Olympian Leo Manzano with some of Carrozza’s Born to Run athletes.

Summer running in the Central Texas area has always been something of a dilemma in terms of how it fits into your overall training. Do you cut down on volume and intensity and just coast through the summer heat until things cool off? Or do you begin to ramp up for fall goals. The answer is: it depends.

Even the most dedicated Austin runners tend to ease back in the summer—the race calendar is not as packed and let’s face it, you just can’t run as fast in the heat. However summer training plays an important role for a whole segment of the running population—most notably high school and collegiate runners.

To learn more, Ready to Run consulted with longtime Texas running guru, Paul Carrozza, head coach of the Born to Run program.

“July is a critical month to prepare for your high school or college program,” said Carrozza.

“I think you evolve your training to match the weather. You need to always stay on top of your electrolytes. In the Born to Run program, we’re dealing with more middle-distance workouts. So because of the heat, rather than two to three long hour runs, we are more interval based. We’re more interested in aerobic power.”

Carrozza points out that quality versus quantity plays into the summer heat, actually giving the heart and lungs a break with the interval format. He’s interested in building aerobic power versus more aerobic capacity during the summer months—basically May through August.

“Speed is something that needs to be considered year-round,” said Carrozza. “If you’re training for a marathon, speedwork has a different purpose. What I mean is that, in the mile, speedwork is the pace. It’s 80% of your running. Whereas in the marathon, it’s more like 20%.

“It’s all about giving the body a natural level of sustained effort and then a break.” Said Carrozza. “I’m more interested in your pace than your mileage. When you’re trying to run well, you’re pushing the pace. A long run in “jog mode” will yield just that—jog mode pace, compared to running at a hard pace for short intervals. Your heart rate needs a break. You get it high, hit goal pace, take a break and start over.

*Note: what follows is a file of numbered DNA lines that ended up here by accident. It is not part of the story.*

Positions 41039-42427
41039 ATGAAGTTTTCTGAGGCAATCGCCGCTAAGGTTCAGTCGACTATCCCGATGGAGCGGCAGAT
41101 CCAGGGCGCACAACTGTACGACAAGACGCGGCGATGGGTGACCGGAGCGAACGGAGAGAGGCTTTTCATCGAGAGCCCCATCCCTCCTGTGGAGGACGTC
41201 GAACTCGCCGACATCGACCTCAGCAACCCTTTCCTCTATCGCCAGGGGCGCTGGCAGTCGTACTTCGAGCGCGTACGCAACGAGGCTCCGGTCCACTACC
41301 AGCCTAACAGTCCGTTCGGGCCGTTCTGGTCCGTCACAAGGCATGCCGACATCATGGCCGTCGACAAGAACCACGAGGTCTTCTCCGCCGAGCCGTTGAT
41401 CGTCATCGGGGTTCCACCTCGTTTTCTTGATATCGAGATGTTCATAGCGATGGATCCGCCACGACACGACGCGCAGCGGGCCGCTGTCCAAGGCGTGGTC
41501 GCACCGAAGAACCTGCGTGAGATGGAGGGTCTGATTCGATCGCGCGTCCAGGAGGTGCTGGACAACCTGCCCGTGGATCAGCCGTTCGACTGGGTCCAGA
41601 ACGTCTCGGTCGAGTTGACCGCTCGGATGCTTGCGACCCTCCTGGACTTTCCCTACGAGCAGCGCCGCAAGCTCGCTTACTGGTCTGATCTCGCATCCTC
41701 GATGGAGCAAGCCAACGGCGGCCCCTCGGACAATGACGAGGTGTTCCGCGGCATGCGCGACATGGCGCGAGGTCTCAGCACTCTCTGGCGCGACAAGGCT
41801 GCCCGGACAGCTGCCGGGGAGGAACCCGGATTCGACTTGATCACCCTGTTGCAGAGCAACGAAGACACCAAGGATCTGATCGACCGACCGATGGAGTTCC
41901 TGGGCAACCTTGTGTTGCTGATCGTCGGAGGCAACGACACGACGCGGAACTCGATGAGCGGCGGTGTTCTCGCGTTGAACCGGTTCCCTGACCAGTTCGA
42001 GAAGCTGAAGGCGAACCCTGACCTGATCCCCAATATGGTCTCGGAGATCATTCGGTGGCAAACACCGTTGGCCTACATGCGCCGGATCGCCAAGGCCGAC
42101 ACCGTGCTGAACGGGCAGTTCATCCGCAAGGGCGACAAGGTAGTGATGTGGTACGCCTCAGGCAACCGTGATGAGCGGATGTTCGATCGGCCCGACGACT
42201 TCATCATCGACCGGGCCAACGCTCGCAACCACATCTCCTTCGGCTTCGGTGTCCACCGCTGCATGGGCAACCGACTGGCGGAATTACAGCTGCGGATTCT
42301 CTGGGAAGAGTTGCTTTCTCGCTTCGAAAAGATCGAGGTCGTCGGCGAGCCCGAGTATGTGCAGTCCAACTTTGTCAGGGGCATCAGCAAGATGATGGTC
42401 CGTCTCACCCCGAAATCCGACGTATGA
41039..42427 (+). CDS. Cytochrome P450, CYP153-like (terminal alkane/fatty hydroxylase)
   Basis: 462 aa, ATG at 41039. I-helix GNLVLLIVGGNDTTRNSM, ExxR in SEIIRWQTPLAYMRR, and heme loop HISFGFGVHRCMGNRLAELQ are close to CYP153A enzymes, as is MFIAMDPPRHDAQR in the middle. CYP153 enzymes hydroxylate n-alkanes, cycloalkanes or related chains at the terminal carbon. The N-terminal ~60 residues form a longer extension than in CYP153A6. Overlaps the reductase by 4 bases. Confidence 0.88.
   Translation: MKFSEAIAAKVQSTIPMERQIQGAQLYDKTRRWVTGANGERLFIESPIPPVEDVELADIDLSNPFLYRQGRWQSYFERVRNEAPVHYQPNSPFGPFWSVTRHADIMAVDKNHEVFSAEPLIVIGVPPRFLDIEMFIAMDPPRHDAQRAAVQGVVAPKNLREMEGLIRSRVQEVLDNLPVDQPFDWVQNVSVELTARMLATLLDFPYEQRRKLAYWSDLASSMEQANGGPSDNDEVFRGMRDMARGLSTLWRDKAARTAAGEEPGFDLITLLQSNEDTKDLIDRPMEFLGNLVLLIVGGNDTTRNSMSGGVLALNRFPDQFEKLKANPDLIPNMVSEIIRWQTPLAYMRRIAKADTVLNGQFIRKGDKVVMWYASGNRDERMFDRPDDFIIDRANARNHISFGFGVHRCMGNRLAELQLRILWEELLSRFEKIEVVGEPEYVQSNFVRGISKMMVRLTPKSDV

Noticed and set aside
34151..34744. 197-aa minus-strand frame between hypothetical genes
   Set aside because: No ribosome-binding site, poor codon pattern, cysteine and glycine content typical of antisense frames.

“Getting the mix right for each athlete is important,” Carrozza added. “It’s different for middle-distance versus long distance runners.

Carrozza stresses that in a group setting, these types of workouts work well. Everyone pushes each other and all stay motivated. He’s also a big believer in the off-season being a great opportunity for high school and collegiate runners.

“May through August is the time of year when school programs are on break,” said Carrozza. “I believe it’s a good time to get up to speed. That way in the fall, you can maintain your speed while racing. You get into race shape, then you start to race, maintaining your training level. You have maybe four to six weeks of training and racing, then go into the championship piece. Toward the end of the season you taper a bit for your final peak.

If you look at what kind of weather high school and college runners have to race in the fall, it’s still very hot,” said Carrozza. “So they need to be heat acclimated. If you’re going to race in the fall, you have to be ready for the heat. I think a summer 50-mile week in Austin is like a 90 mile-week in Eugene, Oregon. Any format of workout can actually be hard or easy. Hills can be hard or easy as can intervals. You don’t have to kill it every day.”

Bottom line? In the off-season you really have an opportunity to develop your potential.

Upcoming Races: Saturday July 15 at 7:00 p.m., Capt’n Karl’s Trail Series – Muleshoe Bend-60K, 30K, 20K, 10K, 5K trail runs at Muleshoe Bend LCRA Recreation Area. Saturday July 22 at 6:30 a.m., Stars and Stripes Half Marathon, 10K and 5K at the Stars and Stripes Drive-In Theatre in  New Braunfels.